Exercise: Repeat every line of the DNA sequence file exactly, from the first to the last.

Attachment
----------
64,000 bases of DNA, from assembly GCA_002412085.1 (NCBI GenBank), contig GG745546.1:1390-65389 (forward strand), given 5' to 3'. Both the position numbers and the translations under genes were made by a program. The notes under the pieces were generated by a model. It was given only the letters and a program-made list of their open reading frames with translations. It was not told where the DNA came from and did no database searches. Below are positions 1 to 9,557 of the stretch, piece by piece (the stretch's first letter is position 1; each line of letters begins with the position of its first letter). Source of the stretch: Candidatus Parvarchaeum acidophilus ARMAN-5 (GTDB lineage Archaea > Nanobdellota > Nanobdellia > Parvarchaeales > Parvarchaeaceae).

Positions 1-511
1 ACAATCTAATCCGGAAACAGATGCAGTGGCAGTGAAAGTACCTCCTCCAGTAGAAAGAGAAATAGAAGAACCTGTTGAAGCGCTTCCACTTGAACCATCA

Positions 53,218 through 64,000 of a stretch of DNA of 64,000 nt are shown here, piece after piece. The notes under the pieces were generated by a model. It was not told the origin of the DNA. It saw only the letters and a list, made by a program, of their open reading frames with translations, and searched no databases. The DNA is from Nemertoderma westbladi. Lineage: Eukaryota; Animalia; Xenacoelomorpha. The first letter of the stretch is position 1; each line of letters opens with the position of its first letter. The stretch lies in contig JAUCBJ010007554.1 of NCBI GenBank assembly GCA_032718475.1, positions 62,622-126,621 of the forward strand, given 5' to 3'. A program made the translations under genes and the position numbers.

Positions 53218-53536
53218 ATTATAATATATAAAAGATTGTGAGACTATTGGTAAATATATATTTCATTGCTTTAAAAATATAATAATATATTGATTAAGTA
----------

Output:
64,000 bases of DNA, from assembly GCA_002412085.1 (NCBI GenBank), contig GG745546.1:1390-65389 (forward strand), given 5' to 3'. Both the position numbers and the translations under genes were made by a program. The notes under the pieces were generated by a model. It was given only the letters and a program-made list of their open reading frames with translations. It was not told where the DNA came from and did no database searches. Below are positions 1 to 9,557 of the stretch, piece by piece (the stretch's first letter is position 1; each line of letters begins with the position of its first letter). Source of the stretch: Candidatus Parvarchaeum acidophilus ARMAN-5 (GTDB lineage Archaea > Nanobdellota > Nanobdellia > Parvarchaeales > Parvarchaeaceae).

Positions 1-511
1 ACAATCTAATCCGGAAACAGATGCAGTGGCAGTGAAAGTACCTCCTCCAGTAGAAAGAGAAATAGAAGAACCTGTTGAAGCGCTTCCACTTGAACCATCA

Positions 53,218 through 64,000 of a stretch of DNA of 64,000 nt are shown here, piece after piece. The notes under the pieces were generated by a model. It was not told the origin of the DNA. It saw only the letters and a list, made by a program, of their open reading frames with translations, and searched no databases. The DNA is from Nemertoderma westbladi. Lineage: Eukaryota; Animalia; Xenacoelomorpha. The first letter of the stretch is position 1; each line of letters opens with the position of its first letter. The stretch lies in contig JAUCBJ010007554.1 of NCBI GenBank assembly GCA_032718475.1, positions 62,622-126,621 of the forward strand, given 5' to 3'. A program made the translations under genes and the position numbers.

Positions 53218-53536
53218 ATTATAATATATAAAAGATTGTGAGACTATTGGTAAATATATATTTCATTGCTTTAAAAATATAATAATATATTGATTAAGTA